“But you don’t have to kill the cow for milk, right?”
Some people may choose to avoid eating meat because they do not want to hurt or kill animals. However, these same individuals may also consume non-meat animal products (e.g. eggs or milk) thinking there is no wrong done to the animals who make them. Truthfully, there is no moral difference between eating a slab of steak or drinking a glass of milk. The life of a dairy cow, for example, involves a tremendous amount of suffering. When we find someone is being treated in such a way that they are suffering, we’ll naturally want someone else to step in and stop the cruelty. However, in the case of the animals we use for food, entertainment, and so many other purposes, they suffer not because people are failing to better the treatment but that they are “things” we use in the first place. So in the case of the dairy cow, her labor begins with being raped by human hands and bovine semen. Her babies are taken away from her to be raised as veal calves and after she has endured a “life” of forced milking and confinement, she and her babies are taken to slaughter. All of this happens because we raise these mothers so we may take their milk for ourselves. This is not a matter of misbehaving dairy farmers but what is necessary to get us the milk, flesh, or whatever else we want from these animals. The dairy  cow is only one example of why our treatment of animals is not the problem but that we use them as property in the first place. So the first thing we must do as nonviolent people is to go vegan.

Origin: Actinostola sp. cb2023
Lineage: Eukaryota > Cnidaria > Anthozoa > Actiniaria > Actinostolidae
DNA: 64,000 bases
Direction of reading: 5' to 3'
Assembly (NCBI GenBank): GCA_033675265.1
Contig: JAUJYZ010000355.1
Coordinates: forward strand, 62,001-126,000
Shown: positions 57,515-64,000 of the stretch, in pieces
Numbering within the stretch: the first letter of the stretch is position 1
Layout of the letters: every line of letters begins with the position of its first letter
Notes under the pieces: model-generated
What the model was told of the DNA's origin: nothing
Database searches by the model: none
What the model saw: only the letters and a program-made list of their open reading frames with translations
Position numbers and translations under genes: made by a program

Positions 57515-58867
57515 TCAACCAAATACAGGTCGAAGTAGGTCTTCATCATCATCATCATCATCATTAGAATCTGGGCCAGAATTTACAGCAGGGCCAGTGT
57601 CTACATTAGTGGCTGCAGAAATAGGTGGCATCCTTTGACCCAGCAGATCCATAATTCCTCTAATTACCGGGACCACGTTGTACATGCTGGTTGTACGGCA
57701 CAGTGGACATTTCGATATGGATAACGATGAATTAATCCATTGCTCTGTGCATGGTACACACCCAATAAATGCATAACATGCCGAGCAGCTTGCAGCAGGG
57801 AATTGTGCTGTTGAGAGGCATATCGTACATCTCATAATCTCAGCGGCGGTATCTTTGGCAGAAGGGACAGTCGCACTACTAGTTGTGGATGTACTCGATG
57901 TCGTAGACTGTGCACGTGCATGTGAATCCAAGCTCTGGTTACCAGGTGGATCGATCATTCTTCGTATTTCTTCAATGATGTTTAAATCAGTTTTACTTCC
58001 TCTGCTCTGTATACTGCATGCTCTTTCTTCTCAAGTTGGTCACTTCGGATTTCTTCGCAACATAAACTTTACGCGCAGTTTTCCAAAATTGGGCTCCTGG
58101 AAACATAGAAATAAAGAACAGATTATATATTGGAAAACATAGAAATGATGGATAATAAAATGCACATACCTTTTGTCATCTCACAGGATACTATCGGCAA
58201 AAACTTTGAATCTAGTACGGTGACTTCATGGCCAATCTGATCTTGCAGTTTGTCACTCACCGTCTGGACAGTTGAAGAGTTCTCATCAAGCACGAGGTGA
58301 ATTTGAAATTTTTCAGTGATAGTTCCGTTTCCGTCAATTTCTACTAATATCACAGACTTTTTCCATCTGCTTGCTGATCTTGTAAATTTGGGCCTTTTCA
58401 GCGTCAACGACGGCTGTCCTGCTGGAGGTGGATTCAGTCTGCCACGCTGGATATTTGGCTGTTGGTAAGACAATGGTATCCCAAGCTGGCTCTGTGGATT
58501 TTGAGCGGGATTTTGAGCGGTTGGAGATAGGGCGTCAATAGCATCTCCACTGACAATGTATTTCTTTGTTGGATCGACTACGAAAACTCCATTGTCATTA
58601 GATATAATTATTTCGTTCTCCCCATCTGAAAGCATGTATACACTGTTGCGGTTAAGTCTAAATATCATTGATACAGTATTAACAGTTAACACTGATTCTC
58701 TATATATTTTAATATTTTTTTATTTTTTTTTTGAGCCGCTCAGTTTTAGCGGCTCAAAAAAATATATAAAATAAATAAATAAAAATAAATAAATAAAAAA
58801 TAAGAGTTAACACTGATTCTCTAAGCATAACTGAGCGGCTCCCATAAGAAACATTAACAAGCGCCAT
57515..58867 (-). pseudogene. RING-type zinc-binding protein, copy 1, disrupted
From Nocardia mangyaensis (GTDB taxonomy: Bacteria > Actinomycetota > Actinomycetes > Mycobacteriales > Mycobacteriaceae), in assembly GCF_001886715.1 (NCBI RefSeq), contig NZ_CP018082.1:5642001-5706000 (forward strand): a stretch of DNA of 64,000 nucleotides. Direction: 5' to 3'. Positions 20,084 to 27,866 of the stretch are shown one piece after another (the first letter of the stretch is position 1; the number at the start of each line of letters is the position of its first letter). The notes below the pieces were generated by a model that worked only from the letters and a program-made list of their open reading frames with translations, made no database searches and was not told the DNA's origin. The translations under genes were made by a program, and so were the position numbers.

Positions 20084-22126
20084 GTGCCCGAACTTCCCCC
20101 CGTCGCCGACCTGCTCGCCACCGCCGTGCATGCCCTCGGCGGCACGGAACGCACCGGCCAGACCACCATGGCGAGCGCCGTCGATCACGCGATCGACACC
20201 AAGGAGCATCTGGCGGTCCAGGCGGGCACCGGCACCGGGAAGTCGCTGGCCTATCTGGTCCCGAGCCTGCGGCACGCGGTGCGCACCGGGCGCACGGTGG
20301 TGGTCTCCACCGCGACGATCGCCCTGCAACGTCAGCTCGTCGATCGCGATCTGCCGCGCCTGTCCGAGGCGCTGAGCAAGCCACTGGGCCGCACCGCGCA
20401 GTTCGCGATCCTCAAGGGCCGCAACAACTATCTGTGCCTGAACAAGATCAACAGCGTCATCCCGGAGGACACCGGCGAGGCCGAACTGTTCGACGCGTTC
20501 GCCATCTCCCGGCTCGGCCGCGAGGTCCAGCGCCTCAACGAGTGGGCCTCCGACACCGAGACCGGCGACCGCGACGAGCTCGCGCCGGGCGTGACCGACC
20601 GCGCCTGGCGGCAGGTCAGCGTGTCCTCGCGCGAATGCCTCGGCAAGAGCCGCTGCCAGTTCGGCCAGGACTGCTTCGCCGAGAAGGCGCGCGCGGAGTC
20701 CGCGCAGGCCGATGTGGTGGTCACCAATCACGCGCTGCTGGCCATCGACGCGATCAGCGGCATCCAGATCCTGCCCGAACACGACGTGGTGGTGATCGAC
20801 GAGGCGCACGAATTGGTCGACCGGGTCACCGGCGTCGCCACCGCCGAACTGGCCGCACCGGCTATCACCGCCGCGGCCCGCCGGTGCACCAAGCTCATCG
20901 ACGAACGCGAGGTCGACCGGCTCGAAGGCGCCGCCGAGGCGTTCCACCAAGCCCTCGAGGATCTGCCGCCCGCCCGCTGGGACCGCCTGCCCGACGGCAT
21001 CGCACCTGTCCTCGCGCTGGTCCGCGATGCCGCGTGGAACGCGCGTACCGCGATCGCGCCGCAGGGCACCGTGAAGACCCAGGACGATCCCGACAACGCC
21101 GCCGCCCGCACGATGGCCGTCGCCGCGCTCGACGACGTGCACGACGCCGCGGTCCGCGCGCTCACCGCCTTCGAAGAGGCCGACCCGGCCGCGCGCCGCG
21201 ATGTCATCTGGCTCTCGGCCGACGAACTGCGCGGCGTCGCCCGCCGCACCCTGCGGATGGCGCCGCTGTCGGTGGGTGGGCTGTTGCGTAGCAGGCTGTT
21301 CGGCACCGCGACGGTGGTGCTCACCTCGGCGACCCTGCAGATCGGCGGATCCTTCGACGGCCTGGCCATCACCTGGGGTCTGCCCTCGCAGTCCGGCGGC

Left: ringworm infections consume a veal calf’s face. Most veal calves are the babies of dairy cattle.
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Anyone who’s ever owned anything wouldn’t think it’s strange for a property owner to want to take care of his or her property, especially when that person’s money comes from keeping these possessions in good condition. This is the case with animal property as well. It’s in the best interests of an animal owner to take care of the animal when it helps to make more money or keeps costs down. “Humane treatment” laws tend to actually benefit producers by getting rid of “wasteful” methods while comforting consumers to believe they can still exploit animals in a way that is “ethical” or “humane.
How “humane” is humane slaughter?
Objects of property cannot truly have rights. To have a “right” is to have a certain kind of freedom which cannot be taken away simply for someone else’s Actual diagrams for enjoyment. When we make something “humane” slaughter by designer Temple or someone our property, any attempt Grandin we make to ensure the best welfare (e.g. bigger cages, less painful slaughter, etc.) cannot interfere with our interest in getting what we want from the thing or person. Animal products labeled as more “humane” still use an animal as property. Treatment cannot be so improved that the animal products are unaffordable to consumers or “[The use of humane slaughter methods]... unprofitable to producers. This is results in safer and better working why “humanely-raised” animals conditions...brings about the improvement end up on the same trucks to of products and economies in slaughtering the same slaughterhouses as operations; and produces other benefits conventional animals. In fact, for producers, processors, and consumers many laws against inhumane which tend to expedite an orderly flow of treatment simply do not apply livestock and livestock products...” during transport and other times -United States Humane Methods of Slaughter when the law would prevent the Act. profitable use of animals. For these reasons, it’s not that welfare laws “Humane treatment” laws still treat animals as don’t but can’t meaningfully protect objects of property and actually economically animal interests. In any case, being benefit the production of animals by legislating property means not having rights. against “wasteful” practices.
Birds are raised from hatcheries where male chicks (useless for egg production) are killed immediately. This process may involve suffocation, gassing, or even being ground up alive. Female chicks endure